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Was the Space Shuttle an inherently bad idea?

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Well, I think that the Concept and the execution were a good idea, but as others mentioned before, only for specific use.

Here's what I mean:

Before the shuttle, We had rockets, helicopters, and planes. The shuttle allowed us to commit some research towards high altitude avionics, which in turn means that our air breathing planes may have benefited from its creation, making them safer, more fuel efficient, and more capable than before the shuttle program was put in place. I'm not saying this is fact, I have no evidence to back it up, but as they had to deal with things like low-null pressure environments, high heat from re-entry, and many other challenges, this data gathered could have been used in the creation of aircraft that is in use today, with greater capabilities than before.

So my point is, regardless of the results we have now, and it being branded somewhat of a failure, Knowledge gained from it cannot be un-learned. We gained some insight on design from its "failure". That in itself makes it worth the cost In my eyes, because it will allow us to improve upon for future missions.

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Borrowing from the Buran is just indirectly borrowing from the Shuttle. The Buran became a Russian Space Shuttle copy, the only difference being possible unmanned mission launches (I don't regard an unmanned test launch an example of unmanned abilities), and a possibly more rugged design (while Russia is known for lower tolerances for better durability, I have yet to see the design specs on the Buran to see if that is actually so).

Buran did not have reusable main engines the external tank on the shuttle was an actual stage. Think this was of technical reasons, they was not able to make rocket engines who could be used many time at least not in the time frame given. This had the benefit that it would be far easier to use the setup as an very heavy lifter.

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It was a job program and an ideal way of transfering federal money to future voters and big guys in the aerospace industry.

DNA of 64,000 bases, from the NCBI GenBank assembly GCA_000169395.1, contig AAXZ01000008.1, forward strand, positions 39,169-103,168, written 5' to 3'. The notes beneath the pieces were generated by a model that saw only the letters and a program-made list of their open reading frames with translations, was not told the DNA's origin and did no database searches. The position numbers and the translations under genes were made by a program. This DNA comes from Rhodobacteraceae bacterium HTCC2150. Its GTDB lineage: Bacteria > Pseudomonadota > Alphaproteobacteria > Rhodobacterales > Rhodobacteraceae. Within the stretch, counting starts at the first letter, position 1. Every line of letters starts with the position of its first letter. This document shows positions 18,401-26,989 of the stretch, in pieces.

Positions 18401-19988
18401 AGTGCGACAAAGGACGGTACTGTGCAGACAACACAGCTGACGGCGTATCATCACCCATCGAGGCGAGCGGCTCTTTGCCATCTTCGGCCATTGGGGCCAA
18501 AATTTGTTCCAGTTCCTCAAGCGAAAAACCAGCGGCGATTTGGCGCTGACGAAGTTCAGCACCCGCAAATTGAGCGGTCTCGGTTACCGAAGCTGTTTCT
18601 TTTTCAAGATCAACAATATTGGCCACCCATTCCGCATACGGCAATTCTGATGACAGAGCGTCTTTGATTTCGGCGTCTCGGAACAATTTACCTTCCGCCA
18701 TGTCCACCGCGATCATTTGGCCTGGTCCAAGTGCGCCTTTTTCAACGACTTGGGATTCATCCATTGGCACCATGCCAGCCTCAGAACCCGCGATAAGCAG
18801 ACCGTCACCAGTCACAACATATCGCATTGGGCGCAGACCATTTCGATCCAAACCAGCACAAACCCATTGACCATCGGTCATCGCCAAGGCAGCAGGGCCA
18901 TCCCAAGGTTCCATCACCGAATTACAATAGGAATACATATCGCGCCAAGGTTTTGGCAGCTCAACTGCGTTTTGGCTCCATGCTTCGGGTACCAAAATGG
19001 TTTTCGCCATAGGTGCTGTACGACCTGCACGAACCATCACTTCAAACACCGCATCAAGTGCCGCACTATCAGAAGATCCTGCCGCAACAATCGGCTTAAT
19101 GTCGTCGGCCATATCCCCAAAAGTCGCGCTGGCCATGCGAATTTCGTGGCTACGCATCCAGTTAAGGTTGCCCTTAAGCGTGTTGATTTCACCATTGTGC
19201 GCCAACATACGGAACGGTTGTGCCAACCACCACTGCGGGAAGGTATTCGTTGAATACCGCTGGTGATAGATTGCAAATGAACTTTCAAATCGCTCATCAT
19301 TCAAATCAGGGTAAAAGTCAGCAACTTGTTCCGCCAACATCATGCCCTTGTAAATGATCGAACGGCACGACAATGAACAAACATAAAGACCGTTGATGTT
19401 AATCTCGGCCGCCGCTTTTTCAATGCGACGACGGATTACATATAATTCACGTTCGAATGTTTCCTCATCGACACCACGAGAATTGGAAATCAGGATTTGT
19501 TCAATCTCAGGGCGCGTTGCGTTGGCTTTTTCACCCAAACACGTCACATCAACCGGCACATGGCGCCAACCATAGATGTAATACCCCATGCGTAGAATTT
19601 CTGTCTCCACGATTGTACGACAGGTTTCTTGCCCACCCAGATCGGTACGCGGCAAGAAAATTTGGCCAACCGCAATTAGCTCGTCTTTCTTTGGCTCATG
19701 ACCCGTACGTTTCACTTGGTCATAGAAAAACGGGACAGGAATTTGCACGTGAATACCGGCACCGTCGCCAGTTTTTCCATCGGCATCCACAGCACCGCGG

So I say mission accomplished :P BTW doesn't this remind you of something?

That's just mean :D

However true, yes its smart to add future capabilities but not to make an system to do anything, as other say, an smaller shuttle would work better. it would still have the crew transport, repair and assembly functions.

It would loose the capability to launch and module to IIS and mount it, the module would require its own launch.

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While not ideal, the segmented SRBs weren't actually a serious problem, and Challenger wasn't a result of any particular flaw of the SRBs or the shuttle itself (Yes, yes. O-Rings, but read on). Unlike Columbia, the Challenger disaster was due purely because of horrible management on NASA's part, and could have been avoided by simply postponing the launch for a day or two.

The SRB's had been designed and tested around specific launch conditions, including the temperature. On the day of the Challenger disaster the temperature at the launch pad was well below the minimum rated temperature of the SRBs. The MT engineers recognized that the O-Rings were well outside of their rated safe temperature and expected that they would be brittle enough to crack, and as such, completely unsafe to launch. The engineers obviously urged NASA to wait until a warmer day to launch.